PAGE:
Catalog Home Page

Development of an optimisation framework for integrated planning of the renewable energy and water supply

Vakilifard, Negar (2019) Development of an optimisation framework for integrated planning of the renewable energy and water supply. PhD thesis, Murdoch University.

[img]
Preview
PDF - Whole Thesis
Download (14MB) | Preview
[img]
PDF (Version of Record - includes unauthorised copyright material) - Whole Thesis
Available Upon Request

Abstract

Urbanisation, population growth, and economic development have turned cities into largest water resources consumers. The adverse effect of climate change adds even more pressure on the existing water resources and makes it inevitable to consider drought-proof technologies such as desalination to supply the increasing urban water demand. However, the energy intensity of these technologies questions the sustainability of their long-term application and highlights the necessity of considering renewable energy sources to meet their energy demand.

In land-restricted urban areas, electricity from residential rooftop grid-connected photovoltaics (PVs) is a promising clean energy source, which can contribute to the urban energy mix. Although, the intermittency of the surplus output from PV systems is a barrier for a higher potential capacity of their installation. This surplus energy is a result of the mismatch between energy generation and demand occurring during the day in the residential sector.

This study aims to address both issues of sustainable water supply and surplus PV output intermittency in the context of the integrated water and energy management. Different water supply system components are considered as deferrable loads exhausting surplus PV output at the time of its generation. Accordingly, the optimal decisions for a desalination-based water supply system driven by grid electricity and surplus PV output (hybrid energy sources) are achieved using mathematical optimisation modelling supported by three tools: geographical information system (GIS), system advisor model (SAM), and Excel.

The linear programming model is first developed for the optimal scheduling of the integrated system and then extended as a mixed integer linear programming (MILP) model to also include the optimal strategic decisions. The model considers temporal and spatial water and energy demands, supply systems configuration, resources capacities and associated costs as well as electricity pricing tariffs. It, then, gives the optimal solution such that it leads to the greatest compatibility of the water supply system operation with available renewable energy and the least system costs over the defined planning horizon. The model is tested for current and future water supply in an urban area located in the north-western corridor of Perth, Western Australia (WA). However, it can be applied to any urban area located in arid and semi-arid regions.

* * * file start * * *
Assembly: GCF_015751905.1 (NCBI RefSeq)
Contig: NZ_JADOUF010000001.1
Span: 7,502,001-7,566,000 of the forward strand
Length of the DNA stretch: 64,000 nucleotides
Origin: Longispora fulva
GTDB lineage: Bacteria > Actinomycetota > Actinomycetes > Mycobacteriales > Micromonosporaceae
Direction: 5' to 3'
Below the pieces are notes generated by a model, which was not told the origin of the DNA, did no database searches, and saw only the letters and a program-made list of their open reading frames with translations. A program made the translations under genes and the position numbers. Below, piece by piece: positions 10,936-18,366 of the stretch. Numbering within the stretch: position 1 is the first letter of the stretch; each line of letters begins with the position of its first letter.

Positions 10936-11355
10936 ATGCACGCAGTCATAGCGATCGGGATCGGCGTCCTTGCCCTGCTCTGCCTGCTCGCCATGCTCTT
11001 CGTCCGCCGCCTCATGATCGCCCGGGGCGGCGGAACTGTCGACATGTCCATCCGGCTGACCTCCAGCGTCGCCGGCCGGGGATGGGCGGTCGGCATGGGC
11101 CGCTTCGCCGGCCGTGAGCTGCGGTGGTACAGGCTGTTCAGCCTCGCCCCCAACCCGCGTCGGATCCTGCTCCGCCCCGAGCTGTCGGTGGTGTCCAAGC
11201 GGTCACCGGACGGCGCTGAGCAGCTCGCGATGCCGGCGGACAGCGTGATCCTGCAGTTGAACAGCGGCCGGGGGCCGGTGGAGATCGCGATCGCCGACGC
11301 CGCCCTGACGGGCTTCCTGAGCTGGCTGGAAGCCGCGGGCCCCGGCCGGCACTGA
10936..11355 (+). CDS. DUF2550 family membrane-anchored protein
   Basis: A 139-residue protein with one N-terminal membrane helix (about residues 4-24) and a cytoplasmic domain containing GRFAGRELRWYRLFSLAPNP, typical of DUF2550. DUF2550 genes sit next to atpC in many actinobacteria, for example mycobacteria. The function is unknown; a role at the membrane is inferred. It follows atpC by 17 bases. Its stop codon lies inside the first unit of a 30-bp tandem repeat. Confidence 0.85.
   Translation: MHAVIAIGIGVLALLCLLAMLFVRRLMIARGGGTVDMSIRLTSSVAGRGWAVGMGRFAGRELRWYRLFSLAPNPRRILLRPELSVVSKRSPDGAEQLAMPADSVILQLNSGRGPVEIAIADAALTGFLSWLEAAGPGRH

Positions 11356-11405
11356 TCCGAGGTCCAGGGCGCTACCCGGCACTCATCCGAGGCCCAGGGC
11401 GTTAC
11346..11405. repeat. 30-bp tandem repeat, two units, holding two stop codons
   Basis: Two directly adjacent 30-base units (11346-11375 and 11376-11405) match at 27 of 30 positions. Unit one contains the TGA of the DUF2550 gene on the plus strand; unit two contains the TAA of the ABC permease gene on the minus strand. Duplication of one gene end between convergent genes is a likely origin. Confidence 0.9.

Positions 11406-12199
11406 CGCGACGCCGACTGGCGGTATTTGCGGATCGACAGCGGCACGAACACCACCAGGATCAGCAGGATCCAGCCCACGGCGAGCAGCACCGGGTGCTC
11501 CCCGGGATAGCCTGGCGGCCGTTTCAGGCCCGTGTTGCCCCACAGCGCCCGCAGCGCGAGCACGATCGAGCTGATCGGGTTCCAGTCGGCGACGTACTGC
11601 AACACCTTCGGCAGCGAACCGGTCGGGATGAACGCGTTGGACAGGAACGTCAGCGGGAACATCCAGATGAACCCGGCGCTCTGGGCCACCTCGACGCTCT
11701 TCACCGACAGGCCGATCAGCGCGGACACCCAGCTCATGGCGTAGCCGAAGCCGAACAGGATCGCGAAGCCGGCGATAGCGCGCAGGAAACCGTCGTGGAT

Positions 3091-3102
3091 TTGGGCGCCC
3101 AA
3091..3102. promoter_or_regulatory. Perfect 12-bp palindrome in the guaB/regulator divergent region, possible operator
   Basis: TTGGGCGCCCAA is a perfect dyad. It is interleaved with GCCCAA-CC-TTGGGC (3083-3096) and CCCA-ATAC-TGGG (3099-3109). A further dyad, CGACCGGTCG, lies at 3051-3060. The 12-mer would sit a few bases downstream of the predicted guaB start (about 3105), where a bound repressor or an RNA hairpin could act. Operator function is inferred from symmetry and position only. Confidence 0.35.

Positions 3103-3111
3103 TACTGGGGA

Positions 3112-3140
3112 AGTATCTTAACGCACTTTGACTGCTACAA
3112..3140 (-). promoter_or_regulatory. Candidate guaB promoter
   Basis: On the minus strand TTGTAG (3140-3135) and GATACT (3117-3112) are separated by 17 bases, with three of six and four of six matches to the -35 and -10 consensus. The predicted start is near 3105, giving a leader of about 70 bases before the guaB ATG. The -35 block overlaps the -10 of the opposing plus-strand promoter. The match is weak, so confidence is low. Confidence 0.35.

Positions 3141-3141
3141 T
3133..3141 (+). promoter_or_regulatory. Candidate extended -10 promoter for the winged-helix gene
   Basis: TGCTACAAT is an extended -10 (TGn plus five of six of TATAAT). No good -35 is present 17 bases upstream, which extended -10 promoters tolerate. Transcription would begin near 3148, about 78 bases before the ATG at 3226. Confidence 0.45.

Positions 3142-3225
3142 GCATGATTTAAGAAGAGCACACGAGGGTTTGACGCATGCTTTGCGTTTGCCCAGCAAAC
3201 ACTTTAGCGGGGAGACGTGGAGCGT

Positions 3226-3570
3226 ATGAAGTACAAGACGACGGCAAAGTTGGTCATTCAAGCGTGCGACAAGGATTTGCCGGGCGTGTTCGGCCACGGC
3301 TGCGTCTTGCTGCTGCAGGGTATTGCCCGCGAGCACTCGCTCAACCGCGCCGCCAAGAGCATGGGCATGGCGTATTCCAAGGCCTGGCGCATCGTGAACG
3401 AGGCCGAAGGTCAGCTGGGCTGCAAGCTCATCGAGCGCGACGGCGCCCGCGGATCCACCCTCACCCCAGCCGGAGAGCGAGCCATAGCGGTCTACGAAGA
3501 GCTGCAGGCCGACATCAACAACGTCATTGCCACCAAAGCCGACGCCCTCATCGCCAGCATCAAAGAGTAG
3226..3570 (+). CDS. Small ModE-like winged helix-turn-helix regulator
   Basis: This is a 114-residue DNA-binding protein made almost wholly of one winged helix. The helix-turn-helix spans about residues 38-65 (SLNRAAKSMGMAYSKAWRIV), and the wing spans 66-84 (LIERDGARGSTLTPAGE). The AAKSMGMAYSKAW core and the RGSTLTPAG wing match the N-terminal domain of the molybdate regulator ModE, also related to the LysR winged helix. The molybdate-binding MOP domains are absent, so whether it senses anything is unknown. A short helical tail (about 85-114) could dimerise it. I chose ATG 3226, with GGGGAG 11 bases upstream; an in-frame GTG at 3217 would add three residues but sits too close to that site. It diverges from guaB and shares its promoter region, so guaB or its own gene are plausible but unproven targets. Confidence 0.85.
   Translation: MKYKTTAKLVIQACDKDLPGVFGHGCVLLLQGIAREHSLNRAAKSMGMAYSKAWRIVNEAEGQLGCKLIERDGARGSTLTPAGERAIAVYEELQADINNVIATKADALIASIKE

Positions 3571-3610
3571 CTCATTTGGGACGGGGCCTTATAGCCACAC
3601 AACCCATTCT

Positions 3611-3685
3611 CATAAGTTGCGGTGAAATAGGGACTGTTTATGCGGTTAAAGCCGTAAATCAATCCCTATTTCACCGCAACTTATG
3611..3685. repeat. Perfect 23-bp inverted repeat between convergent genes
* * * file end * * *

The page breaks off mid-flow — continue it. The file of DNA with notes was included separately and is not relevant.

The initial results for optimal operation of the system showed that considering surplus PV output as a part of water-related energy mix leads to higher PV installation capacity and significant savings in operational and maintenance (O&M) costs. Compared to fixed (yearly basis) and semi-flexible (seasonal basis) operation of the water supply system, flexible (hourly basis) mode of operation resulted in the most compatibility with available surplus PV output; and therefore, a higher share of renewable energy in water-related energy mix. It also showed higher economic benefits over other operational scenarios in terms of the total system costs. In all cases, however, the availability of surplus PV output is a detrimental factor to the economic performance of the system.

The optimal long-term planning for the water supply system operated compatibly with available renewable energy resulted in a multistage construction and expansion of water supply components for sustainable demand supply. In addition, it was shown that decentralised water supply systems operated in flexible mode, leads to less discounted total cost of the system and higher level of potential PV uptake capacities, compared to centralised water supply systems operated in fixed mode; even though the surplus PV output is considered as a part of their energy mix. In this regard, the effect of the householders’ free will for up taking PV systems and probable imposed O&M costs of the flexible mode of operation needs to be taken into account if the decentralised scenario is chosen to be implemented in practice.

It was also indicated that considering the effect of the indirect environmental impact of purchasing grid electricity for water supply affects the optimal results in terms of system components capacity as well as the timing of the construction and expansion of the water supply system. It also results in less indirect greenhouse gas emission and higher discounted total cost of the system over the planning horizon. In this respect, the generation source of purchased electricity plays a significant role.

Finally, the achieved insight into the different aspects of the desalination-based water supply system driven by hybrid energy sources led to the series of recommendations for future studies in the context of the integrated water and energy management.

Item Type: Thesis (PhD)
Murdoch Affiliation: Engineering and Energy
United Nations SDGs: Goal 7: Affordable and Clean Energy
Supervisor(s): Bahri, Parisa, Anda, Martin and Ho, Goen
URI: http://researchrepository.murdoch.edu.au/id/eprint/45568
Item Control Page Item Control Page